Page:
Sartorius combination tech deal a ‘win-win,’ says Repligen

Bioprocessing vendors Sartorius Stedim Biotech and Repligen Corporation have combined their bioreactor technologies to offer control integrated bioreactors for perfusion.

Announced at the BioProcess International Conference in Boston this week, Sartorius and Repligen have inked a deal to integrate their respective technologies into a combined offering for biomanufacturers.

Under terms of the deal, Repligen’s XCell ATF cell retention control technology will be combined into Sartorius’ BIOSTAT STR large-scale single-use bioreactors offering customers bioreactors used in perfusion cell culture applications between 50 L to 2,000 L in scale.

“The integrated product advances a novel concept: Perfusion enabled bioreactors,” Repligen spokesperson Sondra Newman told BioProcess Insider. “This will allow end users to conduct perfusion using a single control interface to simplify perfusion processes for biopharmaceutical manufacturers.”

The system itself integrates a perfusion enabled bioreactor with two previously independent control systems. Having just one user interface and more seamless communications with the master control system should significantly reduce end-user time and effort, Newman said.

“Customers benefit from the combined efforts of two bioprocessing leaders; Repligen’s XCell ATF device has become the gold standard for perfusion cell culture and Sartorius Stedim Biotech is a highly regarded leader in bioreactor manufacturing from lab- to process scale.”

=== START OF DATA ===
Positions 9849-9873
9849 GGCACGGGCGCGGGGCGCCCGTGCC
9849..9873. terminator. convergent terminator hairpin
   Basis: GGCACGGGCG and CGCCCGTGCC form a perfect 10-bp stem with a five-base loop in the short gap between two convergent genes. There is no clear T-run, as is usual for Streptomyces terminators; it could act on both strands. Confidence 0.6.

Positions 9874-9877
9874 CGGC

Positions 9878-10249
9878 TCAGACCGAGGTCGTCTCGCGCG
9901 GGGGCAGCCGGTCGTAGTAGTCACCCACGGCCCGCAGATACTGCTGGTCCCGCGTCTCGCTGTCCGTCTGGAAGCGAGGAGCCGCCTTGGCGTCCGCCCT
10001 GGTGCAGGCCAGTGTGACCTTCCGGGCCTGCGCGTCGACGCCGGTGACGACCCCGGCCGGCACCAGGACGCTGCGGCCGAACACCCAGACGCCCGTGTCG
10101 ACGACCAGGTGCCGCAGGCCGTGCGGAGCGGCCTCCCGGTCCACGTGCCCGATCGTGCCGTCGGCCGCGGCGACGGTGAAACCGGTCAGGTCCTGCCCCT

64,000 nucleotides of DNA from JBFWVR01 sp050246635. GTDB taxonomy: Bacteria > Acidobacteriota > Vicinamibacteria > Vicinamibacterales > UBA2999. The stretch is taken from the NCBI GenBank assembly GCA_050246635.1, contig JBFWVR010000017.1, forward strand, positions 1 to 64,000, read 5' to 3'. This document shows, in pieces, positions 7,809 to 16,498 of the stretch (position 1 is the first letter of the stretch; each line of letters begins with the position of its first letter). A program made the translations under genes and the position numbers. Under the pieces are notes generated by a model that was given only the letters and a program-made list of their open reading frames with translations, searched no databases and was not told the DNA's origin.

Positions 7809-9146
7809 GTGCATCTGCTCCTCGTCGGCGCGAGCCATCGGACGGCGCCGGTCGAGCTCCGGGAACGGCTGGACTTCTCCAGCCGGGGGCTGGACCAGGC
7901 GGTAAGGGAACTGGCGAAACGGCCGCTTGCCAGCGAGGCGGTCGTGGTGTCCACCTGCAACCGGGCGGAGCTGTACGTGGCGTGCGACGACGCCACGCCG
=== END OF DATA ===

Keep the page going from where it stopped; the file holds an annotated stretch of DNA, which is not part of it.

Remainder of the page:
Newman’s views were mirrored by Mario Becker, head of product management, Cell Culture Tech at Sartorius Stedim Biotech. Talking to the Insider ain Boston, he said the goal of the collaboration is to help implement and intensify bioprocesses.

“Our bioreactors are perfectly designed for high cell density applications while Repligen’s hollow fiber and ATF technologies are the most efficient cell retention tech on the market.”

Win win

The relationship between Sartorius and Repligen “is a straightforward agreement based on [their] respective technology,” Newman said.

Sartorius will ultimately sell and support the resulting perfusion-enabled bioreactors to the end market, while Repligen will continue to sell (and support) its XCell ATF devices and related consumables to the end market.

However, when asked about the nature of the relationship between two rival vendors, Newman said: “We are not competive with Sartorius Stedim Biotech in this area. We have invested in our XCell ATF device and associated control systems, and SSB has invested in bioreactors and associated control systems.

“Combining our expertise is a win-win; Repligen is not a bioreactor manufacturer and Sartorius is not in the hollow fiber ATF device market.”

Hopes and acquisitions

Like many of the major bioprocessing vendors, Sartorius has increased its technologies and presence through M&A, such as the acquisition of cell analysis firms Essen BioScience and IntelliCyt, virus analytics firm ViroCyt, and single-use firm TAP Biosystems back in 2013.

Becker said while some collaborations have resulted in acquisitions, Sartorius has “a strong record of tech collaboration with 20 to 25 partnerships in its portfolio,”

However, he could not comment when asked whether the firm had one eye on a potential acquisition of Repligen.

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